• 9.1.4.6.5 Describe the systems of enumerated and implied powers, separation of powers, and checks and balances.
    • 9.1.4.6.6 Evaluate the importance of an independent judiciary, judicial review and the rule of law.
    • 9.1.4.6.7 Explain the powers and operations of the state of Minnesota government as defined in its Constitution and its relationship with the federal government.
    • 9.1.4.6.8 Explain the powers and operations of local (county, city, school board, and township) government in Minnesota.
    • 9.1.4.6.9 Compare and contrast the budgets of the United States and Minnesota governments describing the major sources of revenue and categories of spending for each.
  • Understand that the primary purposes of rules and laws within the United States constitutional government are to protect individual rights, promote the general welfare and provide order.
    • 9.1.4.7.1 Describe the purposes, types, and sources of laws and rules.
  • Understand that public policy is shaped by governmental and non-governmental institutions and political processes.
    • 9.1.4.8.1 Evaluate the impact of political parties on elections and public policy formation.
    • 9.1.4.8.2 Evaluate the role of interest groups, corporations, think tanks, the media and public opinion on the political process and public policy formation.
  • Understand that free and fair elections are key elements of the United States political system.
    • 9.1.4.9.1 Analyze how the United States political system is shaped by elections and the election process, including the caucus system and procedures involved in voting.
  • Understand that the divergence of colonial interests from those of England led to an independence movement that resulted in the American Revolution and the foundation of a new nation based on the ideals of self-government and liberty. (Revolution and a New Nation, 1754— 1800)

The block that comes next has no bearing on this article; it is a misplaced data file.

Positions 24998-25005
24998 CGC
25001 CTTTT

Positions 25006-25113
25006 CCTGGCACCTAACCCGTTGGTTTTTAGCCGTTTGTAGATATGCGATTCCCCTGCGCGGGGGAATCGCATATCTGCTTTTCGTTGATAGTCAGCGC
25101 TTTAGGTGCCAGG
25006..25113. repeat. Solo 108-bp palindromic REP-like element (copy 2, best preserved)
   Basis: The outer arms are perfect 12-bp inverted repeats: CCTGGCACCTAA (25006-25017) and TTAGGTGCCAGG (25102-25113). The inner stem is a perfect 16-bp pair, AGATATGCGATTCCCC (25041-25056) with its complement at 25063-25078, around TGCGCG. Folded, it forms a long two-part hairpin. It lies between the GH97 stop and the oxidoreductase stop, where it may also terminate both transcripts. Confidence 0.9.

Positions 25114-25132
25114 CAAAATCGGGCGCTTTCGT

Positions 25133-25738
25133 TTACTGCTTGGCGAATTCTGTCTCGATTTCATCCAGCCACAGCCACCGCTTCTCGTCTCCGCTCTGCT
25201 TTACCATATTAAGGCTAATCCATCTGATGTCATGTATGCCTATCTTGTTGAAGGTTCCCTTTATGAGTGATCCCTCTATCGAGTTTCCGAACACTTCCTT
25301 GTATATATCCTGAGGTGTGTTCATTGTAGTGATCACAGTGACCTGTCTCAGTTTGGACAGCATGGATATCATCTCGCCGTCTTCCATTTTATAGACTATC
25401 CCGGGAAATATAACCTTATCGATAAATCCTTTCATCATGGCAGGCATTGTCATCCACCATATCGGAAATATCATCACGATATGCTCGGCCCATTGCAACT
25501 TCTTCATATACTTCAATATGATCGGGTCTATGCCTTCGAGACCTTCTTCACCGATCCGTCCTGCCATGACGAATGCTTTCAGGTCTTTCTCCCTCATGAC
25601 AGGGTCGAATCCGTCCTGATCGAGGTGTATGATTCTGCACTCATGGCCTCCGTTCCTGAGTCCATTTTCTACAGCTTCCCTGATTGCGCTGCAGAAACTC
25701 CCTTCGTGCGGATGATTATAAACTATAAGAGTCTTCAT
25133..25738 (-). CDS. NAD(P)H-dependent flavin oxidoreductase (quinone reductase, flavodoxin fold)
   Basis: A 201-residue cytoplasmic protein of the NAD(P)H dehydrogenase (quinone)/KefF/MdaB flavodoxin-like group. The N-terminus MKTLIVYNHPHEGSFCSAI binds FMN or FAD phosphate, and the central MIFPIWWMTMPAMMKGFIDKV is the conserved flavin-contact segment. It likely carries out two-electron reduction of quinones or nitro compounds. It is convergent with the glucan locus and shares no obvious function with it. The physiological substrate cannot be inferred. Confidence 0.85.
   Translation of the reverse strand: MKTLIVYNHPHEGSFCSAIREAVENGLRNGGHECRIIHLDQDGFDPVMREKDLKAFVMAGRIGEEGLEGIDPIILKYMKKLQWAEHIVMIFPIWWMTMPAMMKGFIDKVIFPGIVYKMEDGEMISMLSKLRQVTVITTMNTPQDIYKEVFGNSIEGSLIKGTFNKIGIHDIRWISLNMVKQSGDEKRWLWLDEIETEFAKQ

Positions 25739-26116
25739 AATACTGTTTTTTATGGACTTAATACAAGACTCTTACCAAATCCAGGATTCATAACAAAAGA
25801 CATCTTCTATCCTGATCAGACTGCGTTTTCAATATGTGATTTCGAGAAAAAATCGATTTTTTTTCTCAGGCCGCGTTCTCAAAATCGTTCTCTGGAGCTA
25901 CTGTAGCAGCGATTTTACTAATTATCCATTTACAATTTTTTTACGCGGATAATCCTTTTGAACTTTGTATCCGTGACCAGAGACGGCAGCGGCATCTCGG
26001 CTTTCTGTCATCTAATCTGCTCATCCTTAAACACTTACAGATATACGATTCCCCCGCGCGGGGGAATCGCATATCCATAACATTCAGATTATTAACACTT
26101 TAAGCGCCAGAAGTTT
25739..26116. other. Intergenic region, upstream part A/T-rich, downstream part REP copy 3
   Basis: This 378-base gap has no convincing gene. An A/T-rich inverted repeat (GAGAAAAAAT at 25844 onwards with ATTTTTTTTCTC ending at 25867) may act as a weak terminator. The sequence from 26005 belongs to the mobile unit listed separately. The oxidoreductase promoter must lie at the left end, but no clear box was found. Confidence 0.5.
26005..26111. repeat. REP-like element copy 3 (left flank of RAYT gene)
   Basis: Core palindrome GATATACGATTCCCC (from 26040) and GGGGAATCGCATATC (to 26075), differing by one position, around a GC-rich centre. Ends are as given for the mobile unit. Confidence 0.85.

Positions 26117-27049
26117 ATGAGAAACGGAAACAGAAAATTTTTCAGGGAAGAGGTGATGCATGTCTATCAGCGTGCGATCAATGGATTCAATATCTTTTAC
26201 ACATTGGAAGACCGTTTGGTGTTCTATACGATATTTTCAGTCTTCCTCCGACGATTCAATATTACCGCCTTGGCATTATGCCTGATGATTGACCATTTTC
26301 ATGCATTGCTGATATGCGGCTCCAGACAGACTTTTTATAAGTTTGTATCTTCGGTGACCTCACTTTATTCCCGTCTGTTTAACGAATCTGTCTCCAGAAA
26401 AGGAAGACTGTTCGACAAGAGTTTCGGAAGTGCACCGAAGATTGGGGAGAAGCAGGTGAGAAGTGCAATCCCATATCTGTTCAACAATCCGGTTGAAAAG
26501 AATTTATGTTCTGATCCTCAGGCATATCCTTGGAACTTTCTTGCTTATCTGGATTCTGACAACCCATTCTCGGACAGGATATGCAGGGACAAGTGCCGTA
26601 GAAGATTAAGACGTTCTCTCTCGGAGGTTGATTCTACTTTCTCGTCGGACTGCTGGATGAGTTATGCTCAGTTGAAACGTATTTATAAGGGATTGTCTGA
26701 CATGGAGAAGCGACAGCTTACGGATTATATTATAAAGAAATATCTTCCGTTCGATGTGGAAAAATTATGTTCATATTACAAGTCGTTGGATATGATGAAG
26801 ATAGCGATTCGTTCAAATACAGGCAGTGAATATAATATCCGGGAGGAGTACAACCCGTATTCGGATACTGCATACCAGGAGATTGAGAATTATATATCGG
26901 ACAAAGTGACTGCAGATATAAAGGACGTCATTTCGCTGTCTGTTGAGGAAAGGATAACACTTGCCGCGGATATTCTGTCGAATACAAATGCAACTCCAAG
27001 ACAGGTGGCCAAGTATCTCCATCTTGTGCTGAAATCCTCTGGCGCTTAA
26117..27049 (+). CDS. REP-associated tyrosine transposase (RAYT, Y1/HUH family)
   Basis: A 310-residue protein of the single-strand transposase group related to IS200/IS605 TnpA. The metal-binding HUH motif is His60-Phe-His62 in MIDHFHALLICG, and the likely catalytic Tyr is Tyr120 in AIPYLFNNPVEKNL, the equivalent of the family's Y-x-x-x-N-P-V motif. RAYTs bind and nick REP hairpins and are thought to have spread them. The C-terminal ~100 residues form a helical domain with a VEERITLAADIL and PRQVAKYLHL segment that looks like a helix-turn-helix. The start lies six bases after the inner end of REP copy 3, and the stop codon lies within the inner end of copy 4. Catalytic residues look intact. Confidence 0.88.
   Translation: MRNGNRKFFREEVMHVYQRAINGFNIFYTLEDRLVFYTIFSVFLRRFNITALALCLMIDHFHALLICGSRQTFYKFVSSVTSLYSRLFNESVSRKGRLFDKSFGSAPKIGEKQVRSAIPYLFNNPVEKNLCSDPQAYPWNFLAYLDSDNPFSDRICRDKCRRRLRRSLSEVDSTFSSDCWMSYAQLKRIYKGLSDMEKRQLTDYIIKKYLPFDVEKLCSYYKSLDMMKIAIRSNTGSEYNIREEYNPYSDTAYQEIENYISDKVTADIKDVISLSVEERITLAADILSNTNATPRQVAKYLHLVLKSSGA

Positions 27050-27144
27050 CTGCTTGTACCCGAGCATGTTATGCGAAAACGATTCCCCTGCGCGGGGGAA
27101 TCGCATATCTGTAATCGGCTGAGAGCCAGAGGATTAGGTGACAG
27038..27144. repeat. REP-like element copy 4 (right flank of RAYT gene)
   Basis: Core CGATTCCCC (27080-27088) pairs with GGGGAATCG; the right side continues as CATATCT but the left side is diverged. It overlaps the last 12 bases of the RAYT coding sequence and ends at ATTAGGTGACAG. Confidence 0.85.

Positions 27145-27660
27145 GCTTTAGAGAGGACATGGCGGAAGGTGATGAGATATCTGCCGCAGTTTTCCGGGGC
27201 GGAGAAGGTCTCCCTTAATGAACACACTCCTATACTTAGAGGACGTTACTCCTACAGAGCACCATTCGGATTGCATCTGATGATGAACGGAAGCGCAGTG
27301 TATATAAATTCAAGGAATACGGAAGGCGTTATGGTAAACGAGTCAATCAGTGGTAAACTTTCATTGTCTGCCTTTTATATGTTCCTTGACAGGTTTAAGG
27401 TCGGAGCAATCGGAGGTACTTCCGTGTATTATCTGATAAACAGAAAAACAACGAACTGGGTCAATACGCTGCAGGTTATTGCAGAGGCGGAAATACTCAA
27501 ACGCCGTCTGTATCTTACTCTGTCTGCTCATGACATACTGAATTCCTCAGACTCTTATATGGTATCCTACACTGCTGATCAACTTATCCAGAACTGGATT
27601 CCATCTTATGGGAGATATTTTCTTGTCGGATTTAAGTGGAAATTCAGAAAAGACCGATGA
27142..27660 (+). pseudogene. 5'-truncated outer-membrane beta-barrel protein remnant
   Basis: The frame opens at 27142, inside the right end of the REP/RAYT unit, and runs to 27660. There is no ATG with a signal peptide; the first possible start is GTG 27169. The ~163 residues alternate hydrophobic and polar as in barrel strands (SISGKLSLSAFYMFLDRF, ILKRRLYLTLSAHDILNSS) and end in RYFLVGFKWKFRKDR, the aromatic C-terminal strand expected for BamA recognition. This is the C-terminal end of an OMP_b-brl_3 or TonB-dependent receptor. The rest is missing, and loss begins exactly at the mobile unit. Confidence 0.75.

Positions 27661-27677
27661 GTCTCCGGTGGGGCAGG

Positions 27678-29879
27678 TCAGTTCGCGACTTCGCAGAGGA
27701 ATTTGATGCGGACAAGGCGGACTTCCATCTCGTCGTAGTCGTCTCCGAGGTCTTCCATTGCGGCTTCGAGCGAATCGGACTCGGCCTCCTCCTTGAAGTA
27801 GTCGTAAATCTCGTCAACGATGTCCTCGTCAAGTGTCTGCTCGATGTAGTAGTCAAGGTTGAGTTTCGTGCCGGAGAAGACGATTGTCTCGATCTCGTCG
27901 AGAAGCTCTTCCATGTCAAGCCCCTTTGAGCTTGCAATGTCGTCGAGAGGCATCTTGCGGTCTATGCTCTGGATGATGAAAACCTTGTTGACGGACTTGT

• 9.4.4.17.1 Describe the political and military events that caused some North American colonies to break with Great Britain, wage war and proclaim a new nation in 1776. (Revolution and a New Nation: 1754—1800)
    • 9.4.4.17.2 Analyze the American revolutionaries’ justifications, principles and ideals as expressed in the Declaration of Independence; identify the sources of these principles and ideals and their impact on subsequent revolutions in Europe, the Caribbean, and Latin America. (Revolution and a New Nation: 1754—1800)
    • 9.4.4.17.4 Analyze the arguments about the organization and powers of the federal government between 1783 and 1800, including the debates over the Articles of Confederation, the Constitution and the Bill of Rights; explain the origins of the two-party political system and the significance of the election of 1800. (Revolution and a New Nation: 1754— 1800)
      • For example: Ratification debates— Federalists/Anti-Federalists, full funding and assumption, Neutrality Proclamation and the Election of 1800.
  • Understand regional tensions around economic development, slavery, territorial expansion and governance resulted in a civil war and a period of Reconstruction that led to the abolition of slavery, a more powerful federal government, a renewed push into indigenous nations’ territory and continuing conflict over racial relations. (Civil War and Reconstruction: 1850—1877)
    • 9.4.4.19.7 Describe the content, context, and consequences of the 13th, 14th and 15th amendments; evaluate the successes and failures of the Reconstruction, including the election of 1876, in relation to freedom and equality across the nation. (Civil War and Reconstruction: 1850—1877)